U.S. unemployment rate falls to 7.4%, but gains meager
By FRANCINE KNOWLES Staff Reporter August 2, 2013 7:42PM
FILE - In this Thursday, March 14, 2013, file photo, a crowd of job seekers attends a health care job fair, in New York. U.S. employers added 162,000 jobs in July 2013, a modest increase and the fewest since March. At the same time, the unemployment rate fell to a 4Ω-year low of 7.4 percent, a hopeful sign. (AP Photo/Mark Lennihan, File) ORG XMIT: NYBZ201
Updated: September 4, 2013 6:12AM
The U.S. unemployment rate hit the lowest level in four-and a half years in July, but job growth remained lackluster as sequestration and questions about health care reform are being felt nationally and in Illinois, economists said.
The U.S. jobless rate fell to 7.4 percent last month, down from 7.6 percent in June, the Labor Department said Friday.
The nation added 162,000 jobs in July. But in revisions in the jobs report, there were 26,000 fewer jobs added in May and June than previous thought.
Meanwhile, many of the jobs added last month were from lower-paying industries, and more people found themselves forced to work part-time.
The biggest job gains were in retail trade, which added nearly 47,000 jobs; and at food services and drinking places, which added 38,000.
It’s an issue of quality verse quantity, economists note.
“Restaurants and retail were the two fastest growing job categories this time around as they have been for several months, and those jobs pay considerably less than say a job at a utility [company] or financial services firm or at a manufacturer or a construction job,” said economist Robert Johnson of Chicago-based Morningstar Inc.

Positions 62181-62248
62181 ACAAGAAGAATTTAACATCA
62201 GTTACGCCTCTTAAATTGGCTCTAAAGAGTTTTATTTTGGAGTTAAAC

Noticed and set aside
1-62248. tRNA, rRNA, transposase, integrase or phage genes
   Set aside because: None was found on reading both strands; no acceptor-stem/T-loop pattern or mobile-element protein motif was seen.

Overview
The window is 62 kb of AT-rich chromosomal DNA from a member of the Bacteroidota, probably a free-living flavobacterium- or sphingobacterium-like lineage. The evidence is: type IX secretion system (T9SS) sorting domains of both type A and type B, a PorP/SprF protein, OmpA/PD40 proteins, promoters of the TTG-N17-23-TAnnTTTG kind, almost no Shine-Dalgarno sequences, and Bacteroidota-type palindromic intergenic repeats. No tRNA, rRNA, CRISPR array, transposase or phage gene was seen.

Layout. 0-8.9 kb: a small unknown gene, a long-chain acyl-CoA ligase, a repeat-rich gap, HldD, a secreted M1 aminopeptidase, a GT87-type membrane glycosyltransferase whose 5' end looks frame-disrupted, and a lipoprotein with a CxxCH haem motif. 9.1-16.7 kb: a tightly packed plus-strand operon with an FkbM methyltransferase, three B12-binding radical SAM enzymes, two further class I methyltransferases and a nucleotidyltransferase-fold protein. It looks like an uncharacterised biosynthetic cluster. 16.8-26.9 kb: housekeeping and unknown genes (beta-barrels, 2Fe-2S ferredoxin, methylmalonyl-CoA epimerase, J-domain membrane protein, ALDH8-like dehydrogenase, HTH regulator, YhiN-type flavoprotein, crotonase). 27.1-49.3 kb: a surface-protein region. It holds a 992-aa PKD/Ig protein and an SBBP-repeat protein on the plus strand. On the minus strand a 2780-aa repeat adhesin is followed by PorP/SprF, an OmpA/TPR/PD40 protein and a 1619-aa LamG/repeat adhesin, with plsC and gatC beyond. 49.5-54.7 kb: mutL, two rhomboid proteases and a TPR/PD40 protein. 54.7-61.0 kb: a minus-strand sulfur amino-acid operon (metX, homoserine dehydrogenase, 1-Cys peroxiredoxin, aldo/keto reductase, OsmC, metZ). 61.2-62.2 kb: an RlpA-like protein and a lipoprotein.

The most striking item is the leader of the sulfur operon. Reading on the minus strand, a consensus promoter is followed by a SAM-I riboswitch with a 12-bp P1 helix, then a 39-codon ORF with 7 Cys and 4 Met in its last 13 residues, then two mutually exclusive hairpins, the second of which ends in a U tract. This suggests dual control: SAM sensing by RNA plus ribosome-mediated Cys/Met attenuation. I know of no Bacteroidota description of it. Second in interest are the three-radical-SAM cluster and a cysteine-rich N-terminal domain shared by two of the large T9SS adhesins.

“We’re growing the jobs that don’t pay as well, and that certainly means a little less income in peoples’ pockets. You’d rather see a better distribution of those jobs.”
Manufacturing added only 6,000 jobs and health care added only 2,500 in July. For the year, health care has added an average of 16,000 jobs per month, down from an average of 27,000 per month in 2012.
Medicare cuts are beginning to hit health care providers as the economy is seeing the effects of the across-the-board federal spending cuts, the so-called sequestration, notes Mesirow Financial Chief Economist Diane Swonk.
“The health care industry is a major industry here in the Midwest, so the Medicare cuts are beginning to have an impact here [in Illinois]” as well as nationally, she said.
“Health care was a real mainstay of growth in employment during the recovery, and now it really has slowed rather dramatically,” Johnson said.
“People are kind of waiting to see what happens with the Affordable Care Act,” he said referring to President Barack Obama administration’s health care reform law.
Professional and business services added 36,000 jobs, financial activities rose by 15,000 and wholesale trade added 14,000.
The average work week slipped by 0.1 hour to 34.4 hours. Average hourly earnings fell 2 cent to $23.98. But that followed a 10 cents increase in June. Year-over-year, average hourly earnings have risen by 44 cents or 1.9 percent.
The number of people working part-time involuntarily rose by 19,000.
Johnson said that fact that job growth is continuing is positive.
“The long-term trend is still there,” he said. “We’re growing private sector employment about 2 percent year over year.”
Illinois’ employment report isn’t due out until August 15. The state’s jobless rate, which typically is higher than the national rate, was 9.2 percent in June, up from 9.1 percent in May and up from 9 percent in June 2012.
Johnson said recent data show signs of improvement in manufacturing in the region, and he expects Illinois’ employment picture to benefit as a result.
Swonk foresees improvements in Illinois tied to the growing tourism industry here.
“We’re big in leisure and hospitality,” she said. “That’s where a lot of the hiring has occurred. We’ve attracted a lot of tourism, so we’re continuing the trend on that. [In] leisure, hospitality, food, retail industries, we are showing strength.”